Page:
It's scandalous to suggest that captaincy doesn't count for much but it's getting increasingly difficult for me to believe otherwise. I'm tired of seeing captains set template fields and make a cosmetic change every now and then. Commentators cry themselves hoarse every time batsmen edge one down to third man for a boundary. Captains try to plug the gap by taking a fielder out from the covers and putting him in the slip cordon. When was the last time you saw a captain leaving mid on open in a test to encourage the batsman to drive?
The next time you watch a test just compare the number of balls hit to mid on to those hit through the covers or edged behind square. It's amazing that captains continue to ignore this disparity. I've talked to a few cricket followers about this and the standard excuse is the bowler can't afford to drift even slightly as the batsman can easily punch it straight. In that case, why have a fine leg or a square leg? Why not put a deep square leg and a very straight midwicket? The fielder at deep square leg would also be useful as a catcher for the surprise bouncer. The bowler would have to drift way down leg in order to concede a boundary in this case. I think it's worth taking out a fielder from the on side and putting him on third man. Batsmen edge a lot more balls down there than they glance to fine leg.
Another aspect of captaincy I am sick of is the use of the nightwatchman. As a batsman, I've always wanted to bat as much as I could. I understand some batsmen are more jittery than others and don't want to go out to bat with a handful of overs left, but IT IS THEIR JOB. Bowlers should simply refuse to be sacrificial lambs when asked to go out as nightwatchmen. They're not as well-equipped as their batsmen to see off the last few overs and also run the risk of copping a blow that might prevent them from bowling. But more importantly, the opposition bowlers see a great chance of picking up a wicket. If that happens, the batsman coming in next would be under even greater pressure.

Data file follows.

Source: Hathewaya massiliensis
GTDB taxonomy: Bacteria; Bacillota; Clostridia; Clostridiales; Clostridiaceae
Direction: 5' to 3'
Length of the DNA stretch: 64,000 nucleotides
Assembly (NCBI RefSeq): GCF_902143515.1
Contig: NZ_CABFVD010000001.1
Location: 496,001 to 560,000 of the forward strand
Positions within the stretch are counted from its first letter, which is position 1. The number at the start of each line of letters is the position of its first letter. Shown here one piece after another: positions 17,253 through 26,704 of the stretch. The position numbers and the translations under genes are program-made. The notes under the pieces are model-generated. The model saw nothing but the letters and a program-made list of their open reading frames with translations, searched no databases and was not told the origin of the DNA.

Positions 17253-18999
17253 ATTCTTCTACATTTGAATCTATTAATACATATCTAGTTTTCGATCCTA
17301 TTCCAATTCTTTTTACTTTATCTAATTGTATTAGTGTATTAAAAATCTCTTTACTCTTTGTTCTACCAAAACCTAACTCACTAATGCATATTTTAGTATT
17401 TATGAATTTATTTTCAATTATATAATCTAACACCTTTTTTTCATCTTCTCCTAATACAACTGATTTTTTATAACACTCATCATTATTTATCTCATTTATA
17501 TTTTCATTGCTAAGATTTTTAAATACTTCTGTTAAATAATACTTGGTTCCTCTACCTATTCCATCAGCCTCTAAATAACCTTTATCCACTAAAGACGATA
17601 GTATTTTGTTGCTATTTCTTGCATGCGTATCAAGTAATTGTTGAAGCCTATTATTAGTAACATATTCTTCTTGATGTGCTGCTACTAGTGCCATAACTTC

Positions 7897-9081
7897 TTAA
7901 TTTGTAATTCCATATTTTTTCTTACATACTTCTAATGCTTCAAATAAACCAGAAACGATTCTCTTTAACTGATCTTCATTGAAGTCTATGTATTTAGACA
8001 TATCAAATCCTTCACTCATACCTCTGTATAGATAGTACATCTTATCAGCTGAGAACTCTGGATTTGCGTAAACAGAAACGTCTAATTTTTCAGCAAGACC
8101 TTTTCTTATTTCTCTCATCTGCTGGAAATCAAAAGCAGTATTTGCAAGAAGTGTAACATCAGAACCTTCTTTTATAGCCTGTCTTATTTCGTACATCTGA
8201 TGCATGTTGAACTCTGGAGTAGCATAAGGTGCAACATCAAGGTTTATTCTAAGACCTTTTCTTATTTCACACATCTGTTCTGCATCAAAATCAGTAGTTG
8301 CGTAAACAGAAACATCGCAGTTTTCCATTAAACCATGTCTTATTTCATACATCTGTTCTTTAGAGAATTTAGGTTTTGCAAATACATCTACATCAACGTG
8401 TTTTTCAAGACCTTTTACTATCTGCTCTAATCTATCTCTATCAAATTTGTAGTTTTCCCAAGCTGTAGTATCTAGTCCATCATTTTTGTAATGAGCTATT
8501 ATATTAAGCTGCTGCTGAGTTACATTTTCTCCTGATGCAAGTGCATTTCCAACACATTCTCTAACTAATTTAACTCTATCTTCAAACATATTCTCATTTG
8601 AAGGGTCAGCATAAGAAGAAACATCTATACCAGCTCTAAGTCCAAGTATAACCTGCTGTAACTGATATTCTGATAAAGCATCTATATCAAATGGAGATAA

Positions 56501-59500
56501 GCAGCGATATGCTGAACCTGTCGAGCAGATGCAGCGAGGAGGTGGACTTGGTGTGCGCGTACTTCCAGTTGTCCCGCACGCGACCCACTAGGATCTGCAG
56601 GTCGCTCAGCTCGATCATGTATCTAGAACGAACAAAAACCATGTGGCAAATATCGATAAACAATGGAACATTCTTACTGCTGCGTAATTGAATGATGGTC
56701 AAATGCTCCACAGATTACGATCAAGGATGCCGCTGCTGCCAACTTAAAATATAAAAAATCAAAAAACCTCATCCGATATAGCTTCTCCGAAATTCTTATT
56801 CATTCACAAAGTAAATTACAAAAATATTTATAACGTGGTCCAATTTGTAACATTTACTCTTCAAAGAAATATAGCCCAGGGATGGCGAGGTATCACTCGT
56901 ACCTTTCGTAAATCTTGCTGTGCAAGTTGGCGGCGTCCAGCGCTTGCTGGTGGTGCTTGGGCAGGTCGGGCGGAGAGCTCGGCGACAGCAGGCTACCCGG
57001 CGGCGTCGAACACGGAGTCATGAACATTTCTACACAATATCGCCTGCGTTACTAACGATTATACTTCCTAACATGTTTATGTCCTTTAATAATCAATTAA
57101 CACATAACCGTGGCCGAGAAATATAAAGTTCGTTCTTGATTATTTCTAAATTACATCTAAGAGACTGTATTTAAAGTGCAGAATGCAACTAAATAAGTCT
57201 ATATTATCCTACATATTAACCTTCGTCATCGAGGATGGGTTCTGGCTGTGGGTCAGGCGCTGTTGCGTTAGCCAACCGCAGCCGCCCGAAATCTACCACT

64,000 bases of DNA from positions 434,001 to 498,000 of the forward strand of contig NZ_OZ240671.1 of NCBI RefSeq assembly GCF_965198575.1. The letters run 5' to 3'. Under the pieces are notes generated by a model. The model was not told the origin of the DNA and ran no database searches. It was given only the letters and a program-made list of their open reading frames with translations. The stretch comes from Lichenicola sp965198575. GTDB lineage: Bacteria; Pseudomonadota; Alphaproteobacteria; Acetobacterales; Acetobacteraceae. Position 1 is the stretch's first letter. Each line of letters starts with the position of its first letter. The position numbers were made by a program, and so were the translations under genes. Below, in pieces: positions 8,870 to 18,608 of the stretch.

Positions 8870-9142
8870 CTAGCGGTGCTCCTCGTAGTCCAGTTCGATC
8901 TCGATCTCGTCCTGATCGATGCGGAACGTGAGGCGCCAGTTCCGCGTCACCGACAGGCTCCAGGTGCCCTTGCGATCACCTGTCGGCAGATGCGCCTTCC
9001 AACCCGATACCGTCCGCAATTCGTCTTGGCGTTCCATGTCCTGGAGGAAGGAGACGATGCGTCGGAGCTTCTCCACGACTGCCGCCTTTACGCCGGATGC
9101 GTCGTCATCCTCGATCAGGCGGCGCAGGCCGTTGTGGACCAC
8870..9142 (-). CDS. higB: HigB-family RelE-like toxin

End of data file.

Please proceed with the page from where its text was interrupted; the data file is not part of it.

I've seen it happen way too many times, more often than nightwatchmen adding nuisance value to the opposition. Yesterday was a case in point. Bangladesh had done really well to surpass England's total after following on. They lost their fourth wicket with a lead of 98 and just 4 overs left in the day. The captain was slated to come in next but instead sent in Shahadat Hossain. Hossain is a slogger at the best of times and the last person you'd expect to hold up an end. Sure enough, he was back in the pavilion after facing just 4 deliveries and not getting off the mark. Shakib walked in at 5 down with just one more run added to the total and 3.3 overs to negotiate. In sending Hossain before him, not only did Bangladesh lose a wicket. They also lost a batsman who could have added 15-20 runs at the back of the innings.
This isn't just the case with Bangladesh. Just about every team is guilty of such passive cricket. Strauss lost the Wisden Trophy in the Caribbean last year after two late declarations. Dhoni drew a test against New Zealand he had no business not winning after his side had dominated all five days. Ponting has been averse to enforcing the follow on ever since the Eden Gardens test, although it has to be said that he was more aggressive during the Australian summer.
I don't know how aggressive captains were before I started watching cricket about 20 years ago. One could argue they've been more adventurous by pointing to the number of successful run chases in recent times, but it could very well be a result of flatter pitches and decline in the quality of bowlers. To me, captains are robbing us of a more cerebral aspect of the game by not having the will to redefine the way cricket is played.
Death by a thousand leaks—the BCCI style
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